"For many viewers of my generation, the definitive Al Pacino performance is the Cuban drug lord Tony Montana in Brian DePalma's 1983 "Scarface" ("Say 'allo to muh lil' friend!"). But for me, the cream of Pacino's crop was in the 1970s, and among his great performances in that decade was in the 1973 movie "Serpico." In this feature directed by Sidney Lumet (who also directed another Pacino film, 1975's "Dog Day Afternoon"), Al plays a cop who joins the force with the best of intentions. He's honest, sincere, and treats criminal suspects impartially--qualities that should enable an officer to advance in his field. Instead, Frank's kindness and humanity make him an object of scorn and contempt among his peers, who engage in shady dealings and suspicious activity. Frank's job ultimately takes a toll on his life, both professionally and romantically, and by the end of the movie, he's transformed from an eager-to-please cop to a jaded officer. The movie is an effective and scathing commentary on police corruption, and it earned Pacino his first Academy Award nomination for Best Actor (he was previously nominated for Best Supporting Actor for 1972's "The Godfather"). The DVD offers a decent picture and surround sound for a movie of this age, and the extras include retrospective interviews with the filmmakers. I was disappointed that Pacino isn't featured in any of these interviews, but aside from that, I thought they were overall informative. I'd hesitate to call "Serpico" a classic, but it's a fine and gritty drama that has an award-calibre performance by Pacino."
High Praise? read on...
floydianslipmsn | EDMONTON, Alberta Canada | 07/17/2002
(5 out of 5 stars)
"Seeing this film was the major decision-making factor in my becoming a police officer some 23+ years ago. What greater compliment could I pay?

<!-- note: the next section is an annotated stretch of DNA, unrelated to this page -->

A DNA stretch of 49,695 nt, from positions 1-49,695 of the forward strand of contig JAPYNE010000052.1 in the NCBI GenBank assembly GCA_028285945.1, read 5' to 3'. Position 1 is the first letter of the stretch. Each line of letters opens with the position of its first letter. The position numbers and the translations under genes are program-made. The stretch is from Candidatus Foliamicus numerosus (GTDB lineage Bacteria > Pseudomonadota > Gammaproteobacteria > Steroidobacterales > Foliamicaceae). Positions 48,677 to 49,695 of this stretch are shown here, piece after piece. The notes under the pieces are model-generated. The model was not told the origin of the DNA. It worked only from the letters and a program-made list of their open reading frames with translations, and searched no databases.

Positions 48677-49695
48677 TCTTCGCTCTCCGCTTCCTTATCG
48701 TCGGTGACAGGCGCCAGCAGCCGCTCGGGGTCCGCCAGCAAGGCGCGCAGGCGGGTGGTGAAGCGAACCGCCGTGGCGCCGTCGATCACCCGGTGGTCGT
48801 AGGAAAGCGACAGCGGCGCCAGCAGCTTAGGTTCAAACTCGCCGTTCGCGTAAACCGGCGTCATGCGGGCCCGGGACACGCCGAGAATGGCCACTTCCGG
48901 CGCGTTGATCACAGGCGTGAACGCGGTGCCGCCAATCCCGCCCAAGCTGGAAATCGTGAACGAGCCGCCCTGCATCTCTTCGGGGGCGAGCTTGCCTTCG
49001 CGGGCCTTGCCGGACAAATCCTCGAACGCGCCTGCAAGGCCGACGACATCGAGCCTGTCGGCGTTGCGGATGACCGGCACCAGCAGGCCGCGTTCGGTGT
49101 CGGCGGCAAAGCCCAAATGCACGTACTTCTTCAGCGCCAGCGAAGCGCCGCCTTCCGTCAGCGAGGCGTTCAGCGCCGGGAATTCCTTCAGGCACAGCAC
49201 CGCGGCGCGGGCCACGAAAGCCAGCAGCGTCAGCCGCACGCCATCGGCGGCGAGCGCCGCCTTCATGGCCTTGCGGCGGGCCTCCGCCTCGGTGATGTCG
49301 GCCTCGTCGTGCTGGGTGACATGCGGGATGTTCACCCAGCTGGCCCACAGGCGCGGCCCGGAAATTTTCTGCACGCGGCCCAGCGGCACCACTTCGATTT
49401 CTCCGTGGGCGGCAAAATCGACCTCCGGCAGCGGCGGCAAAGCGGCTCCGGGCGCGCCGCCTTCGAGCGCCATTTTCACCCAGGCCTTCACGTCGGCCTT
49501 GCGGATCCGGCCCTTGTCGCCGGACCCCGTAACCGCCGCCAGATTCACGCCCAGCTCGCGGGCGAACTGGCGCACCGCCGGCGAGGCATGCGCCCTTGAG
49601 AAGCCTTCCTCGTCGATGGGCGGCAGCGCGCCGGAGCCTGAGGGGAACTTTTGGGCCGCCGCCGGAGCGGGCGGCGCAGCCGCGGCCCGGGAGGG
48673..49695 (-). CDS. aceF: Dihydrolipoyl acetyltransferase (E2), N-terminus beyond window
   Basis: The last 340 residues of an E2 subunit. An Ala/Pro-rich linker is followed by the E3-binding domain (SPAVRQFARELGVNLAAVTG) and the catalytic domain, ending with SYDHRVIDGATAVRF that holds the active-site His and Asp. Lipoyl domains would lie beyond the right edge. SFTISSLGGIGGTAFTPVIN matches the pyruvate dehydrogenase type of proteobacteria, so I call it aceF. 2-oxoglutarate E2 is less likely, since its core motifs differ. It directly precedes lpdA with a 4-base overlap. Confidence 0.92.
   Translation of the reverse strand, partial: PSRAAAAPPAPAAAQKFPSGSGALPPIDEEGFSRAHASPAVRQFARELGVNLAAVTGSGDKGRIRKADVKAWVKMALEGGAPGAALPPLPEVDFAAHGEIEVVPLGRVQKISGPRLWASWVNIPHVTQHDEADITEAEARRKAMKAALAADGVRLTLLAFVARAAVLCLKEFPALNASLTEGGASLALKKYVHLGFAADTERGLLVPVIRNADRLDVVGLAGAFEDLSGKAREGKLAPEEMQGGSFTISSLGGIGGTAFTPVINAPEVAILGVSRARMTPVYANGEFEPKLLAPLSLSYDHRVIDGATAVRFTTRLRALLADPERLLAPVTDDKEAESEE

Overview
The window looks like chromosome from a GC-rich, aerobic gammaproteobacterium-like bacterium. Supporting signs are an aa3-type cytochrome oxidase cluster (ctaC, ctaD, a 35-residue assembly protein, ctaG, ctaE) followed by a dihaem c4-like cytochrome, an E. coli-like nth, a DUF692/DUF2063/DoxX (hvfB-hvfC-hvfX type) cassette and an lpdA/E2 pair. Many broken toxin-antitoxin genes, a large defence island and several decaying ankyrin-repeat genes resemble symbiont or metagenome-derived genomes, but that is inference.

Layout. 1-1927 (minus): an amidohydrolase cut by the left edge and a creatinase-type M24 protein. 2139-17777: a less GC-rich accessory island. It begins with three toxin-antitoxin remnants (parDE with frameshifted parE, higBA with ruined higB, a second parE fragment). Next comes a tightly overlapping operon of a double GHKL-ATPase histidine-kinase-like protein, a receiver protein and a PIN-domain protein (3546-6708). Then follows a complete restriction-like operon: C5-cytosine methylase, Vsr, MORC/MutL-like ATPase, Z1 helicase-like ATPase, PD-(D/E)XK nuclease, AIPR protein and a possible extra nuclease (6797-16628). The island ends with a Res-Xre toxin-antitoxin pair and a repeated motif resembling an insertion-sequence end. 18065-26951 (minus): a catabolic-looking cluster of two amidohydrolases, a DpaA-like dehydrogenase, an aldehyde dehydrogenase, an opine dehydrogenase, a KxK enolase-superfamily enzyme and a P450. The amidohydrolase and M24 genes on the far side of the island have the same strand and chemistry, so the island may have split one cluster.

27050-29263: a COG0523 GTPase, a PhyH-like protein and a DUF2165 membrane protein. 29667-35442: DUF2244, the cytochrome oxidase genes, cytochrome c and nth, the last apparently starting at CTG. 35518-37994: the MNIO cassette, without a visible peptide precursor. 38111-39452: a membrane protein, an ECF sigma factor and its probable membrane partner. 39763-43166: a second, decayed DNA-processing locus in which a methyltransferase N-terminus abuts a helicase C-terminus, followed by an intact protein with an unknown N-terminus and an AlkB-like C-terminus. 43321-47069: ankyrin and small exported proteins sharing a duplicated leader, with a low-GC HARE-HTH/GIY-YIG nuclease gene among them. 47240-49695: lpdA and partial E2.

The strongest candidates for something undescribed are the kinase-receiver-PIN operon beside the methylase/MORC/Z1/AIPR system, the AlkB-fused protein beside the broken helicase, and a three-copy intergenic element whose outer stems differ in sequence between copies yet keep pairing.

Assuming that the real Frank Serpico was accurately depicted, my estimation of that man has, if anything, doubled as a result of my years as a cop, trying in my own way to follow in those grand footsteps. Pacino simply nails the walking-on-eggshells, lone-wolf, and frankly courageous aspects of the character. The perfectly realised portrayal of the concommitant self-destructive turmoil which poisons Serpicos personal relationships as an almost inevitable result, should have garnered him with the Best Actor Oscar that year. A young and brilliant Pacino at his stone-best before he started caricaturising himself.Lumet at his zenith. If you love Lumets directing, please seek out the hidden gem "Lovin' Molly" from about circa 1974 starring Blythe Danner, Anthony Hopkins and Beau Bridges. Trust me, it will affect you.'Serpico' has lost none of it's impact despite being close to 30 years old. Please rent it, buy it, or, if you are truly brave, live it.(The score and cinematography are also excellent. And the cardboard box that the videotape comes in makes an excellent source of dietary fibre.)"
Very compelling story.
A. Bouardi | San Antonio, Texas United States | 08/13/2001
(5 out of 5 stars)